The Shark's Parlor

- 1923-1997

Memory: I can take my head and strike it on a wall     on Cumberland Island
Where the night tide came crawling under the stairs     came up the first
Two or three steps     and the cottage stood on poles all night
With the sea sprawled under it     as we dreamed of the great fin circling
Under the bedroom floor. In daylight there was my first brassy taste of beer
And Payton Ford and I came back from the Glynn County slaughterhouse
With a bucket of entrails and blood. We tied one end of a hawser
To a spindling porch-pillar and rowed straight out of the house
Three hundred yards into the vast front yard of windless blue water
The rope out slithering its coil     the two-gallon jug stoppered and sealed
With wax     and a ten-foot chain leader     a drop-forged shark-hook nestling.
We cast our blood on the waters     the land blood easily passing
For sea blood     and we sat in it for a moment with the stain spreading
Out from the boat     sat in a new radiance     in the pond of blood in the sea
Waiting for fins     waiting to spill our guts also in the glowing water.
We dumped the bucket, and baited the hook with a run-over collie pup. The jug
Bobbed, trying to shake off the sun as a dog would shake off the sea.
We rowed to the house     feeling the same water lift the boat a new way,
All the time seeing where we lived rise and dip with the oars.
We tied up and sat down in rocking chairs, one eye on the other responding
To the blue-eye wink of the jug. Payton got us a beer and we sat
All morning sat there with blood on our minds     the red mark out
In the harbor slowly failing us     then     the house groaned     the rope
Sprang out of the water     splinters flew     we leapt from our chairs
And grabbed the rope     hauled     did nothing     the house coming subtly
Apart     all around us     underfoot     boards beginning to sparkle like sand
Pulling out     the tarred poles we slept propped-up on     leaning to sea
As in land-wind     crabs scuttling from under the floor     as we took runs about
Two more porch-pillars     and looked out and saw     something     a fish-flash
An almighty fin in trouble a moiling of secret forces     a false start
Of water a round wave growing     in the whole of Cumberland Sound the one ripple.
Payton took off without a word     I could not hold him either
But clung to the rope anyway     it was the whole house bending
Its nails that held whatever it was     coming in a little and like a fool
I took up the slack on my wrist. The rope drew gently     jerked     I lifted
Clean off the porch and hit the water     the same water it was in
I felt in blue blazing terror at the bottom of the stairs and scrambled
Back up looking desperately into the human house as deeply as I could
Stopping my gaze before it went out the wire screen of the back door
Stopped it on the thistled rattan     the rugs I lay on and read
On my mother's sewing basket with next winter's socks spilling from it
The flimsy vacation furniture     a bucktoothed picture of myself.
Payton came back with three men from a filling station     and glanced at me
Dripping water     inexplicable     then we all grabbed hold like a tug-of-war.
We were gaining a little     from us a cry went up     from everywhere
People came running. Behind us the house filled with men and boys.
On the third step from the sea I took my place     looking down the rope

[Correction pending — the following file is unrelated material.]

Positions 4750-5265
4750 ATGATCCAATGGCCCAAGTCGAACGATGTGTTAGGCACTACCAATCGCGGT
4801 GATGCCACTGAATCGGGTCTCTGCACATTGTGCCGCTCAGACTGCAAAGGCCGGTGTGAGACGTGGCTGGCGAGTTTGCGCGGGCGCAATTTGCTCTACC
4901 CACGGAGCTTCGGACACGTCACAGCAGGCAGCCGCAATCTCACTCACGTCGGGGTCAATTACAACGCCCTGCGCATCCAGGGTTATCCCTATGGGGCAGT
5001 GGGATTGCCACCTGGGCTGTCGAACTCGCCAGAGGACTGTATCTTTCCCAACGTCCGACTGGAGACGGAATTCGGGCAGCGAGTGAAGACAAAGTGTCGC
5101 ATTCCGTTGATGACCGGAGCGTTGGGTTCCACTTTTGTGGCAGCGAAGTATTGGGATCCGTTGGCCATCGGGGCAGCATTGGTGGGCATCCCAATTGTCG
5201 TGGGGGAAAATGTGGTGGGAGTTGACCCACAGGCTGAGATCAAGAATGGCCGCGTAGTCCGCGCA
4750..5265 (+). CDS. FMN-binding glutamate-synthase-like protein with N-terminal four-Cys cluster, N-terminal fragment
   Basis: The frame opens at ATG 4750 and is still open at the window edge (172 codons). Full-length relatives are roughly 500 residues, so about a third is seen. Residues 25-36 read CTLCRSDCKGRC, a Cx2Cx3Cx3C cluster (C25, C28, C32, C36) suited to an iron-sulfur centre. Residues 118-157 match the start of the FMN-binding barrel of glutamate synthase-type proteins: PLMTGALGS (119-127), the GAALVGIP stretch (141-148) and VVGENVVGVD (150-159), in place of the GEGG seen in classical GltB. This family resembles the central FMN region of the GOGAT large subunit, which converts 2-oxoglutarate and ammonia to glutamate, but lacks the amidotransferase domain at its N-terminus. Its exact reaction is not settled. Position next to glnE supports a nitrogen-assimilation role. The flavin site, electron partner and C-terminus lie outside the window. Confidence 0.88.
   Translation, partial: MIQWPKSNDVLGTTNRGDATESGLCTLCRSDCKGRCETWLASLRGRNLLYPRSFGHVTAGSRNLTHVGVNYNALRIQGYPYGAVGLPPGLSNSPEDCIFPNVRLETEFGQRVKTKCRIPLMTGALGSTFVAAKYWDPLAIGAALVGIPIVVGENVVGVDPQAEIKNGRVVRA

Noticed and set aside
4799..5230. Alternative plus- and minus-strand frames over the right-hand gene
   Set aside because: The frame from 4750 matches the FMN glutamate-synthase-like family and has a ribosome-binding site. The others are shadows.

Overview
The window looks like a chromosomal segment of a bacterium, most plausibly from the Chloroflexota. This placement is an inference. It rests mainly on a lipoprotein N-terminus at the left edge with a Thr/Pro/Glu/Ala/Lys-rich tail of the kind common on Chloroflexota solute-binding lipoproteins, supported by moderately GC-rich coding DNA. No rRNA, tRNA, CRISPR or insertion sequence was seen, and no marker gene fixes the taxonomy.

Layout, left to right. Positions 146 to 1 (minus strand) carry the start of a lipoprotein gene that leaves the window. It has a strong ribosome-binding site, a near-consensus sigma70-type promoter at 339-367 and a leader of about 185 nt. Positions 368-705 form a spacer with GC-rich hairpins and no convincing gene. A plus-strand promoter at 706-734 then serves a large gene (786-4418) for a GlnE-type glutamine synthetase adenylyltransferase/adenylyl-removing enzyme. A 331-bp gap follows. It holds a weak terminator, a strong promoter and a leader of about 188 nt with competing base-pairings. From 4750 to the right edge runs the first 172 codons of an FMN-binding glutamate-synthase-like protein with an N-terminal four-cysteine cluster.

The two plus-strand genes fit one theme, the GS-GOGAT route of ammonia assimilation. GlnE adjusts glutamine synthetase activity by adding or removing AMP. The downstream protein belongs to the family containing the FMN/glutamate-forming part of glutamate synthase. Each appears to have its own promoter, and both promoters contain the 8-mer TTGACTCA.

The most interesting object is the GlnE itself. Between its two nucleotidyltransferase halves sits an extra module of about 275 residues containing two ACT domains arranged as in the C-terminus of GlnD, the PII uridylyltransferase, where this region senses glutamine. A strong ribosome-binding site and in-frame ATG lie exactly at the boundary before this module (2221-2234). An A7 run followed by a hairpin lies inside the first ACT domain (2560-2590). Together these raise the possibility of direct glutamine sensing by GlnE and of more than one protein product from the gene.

Going into the ocean, humming and shaking off drops. A houseful
Of people put their backs into it     going up the steps from me
Into the living room     through the kitchen     down the back stairs
Up and over a hill of sand     across a dust road     and onto a raised field
Of dunes     we were gaining     the rope in my hands began to be wet
With deeper water     all other haulers retreated through the house
But Payton and I on the stairs     drawing hand over hand on our blood
Drawing into existence by the nose     a huge body     becoming
A hammerhead     rolling in beery shallows     and I began to let up
But the rope strained behind me     the town had gone
Pulling-mad in our house     far away in a field of sand they struggled
They had turned their backs on the sea     bent double     some on their knees
The rope over their shoulders like a bag of gold     they strove for the ideal
Esso station across the scorched meadow     with the distant fish coming up
The front stairs     the sagging boards     still coming in     up     taking
Another step     toward the empty house     where the rope stood straining
By itself through the rooms     in the middle of the air.     "Pass the word,"
Payton said, and I screamed it     "Let up, good God, let up!"     to no one there.
The shark flopped on the porch, grating with salt-sand     driving back in
The nails he had pulled out     coughing chunks of his formless blood.
The screen door banged and tore off     he scrambled on his tail     slid
Curved     did a thing from another world     and was out of his element and in
Our vacation paradise     cutting all four legs from under the dinner table
With one deep-water move     he unwove the rugs in a moment     throwing pints
Of blood over everything we owned     knocked the buckteeth out of my picture
His odd head full of crashed jelly-glass splinters and radio tubes     thrashing
Among the pages of fan magazines     all the movie stars drenched in sea-blood
Each time we thought he was dead     he struggled back and smashed
One more thing     in all coming back to die     three or four more times after death.
At last we got him out     logrolling him     greasing his sandpaper skin
With lard to slide him     pulling on his chained lips as the tide came,
Tumbled him down the steps as the first night wave went under the floor.
He drifted off     head back     belly white as the moon. What could I do but buy
That house     for the one black mark still there     against death     a forehead-
    toucher in the room he circles beneath     and has been invited to wreck?
Blood hard as iron on the wall     black with time     still bloodlike
Can be touched whenever the brow is drunk enough. All changes. Memory:
Something like three-dimensional dancing in the limbs     with age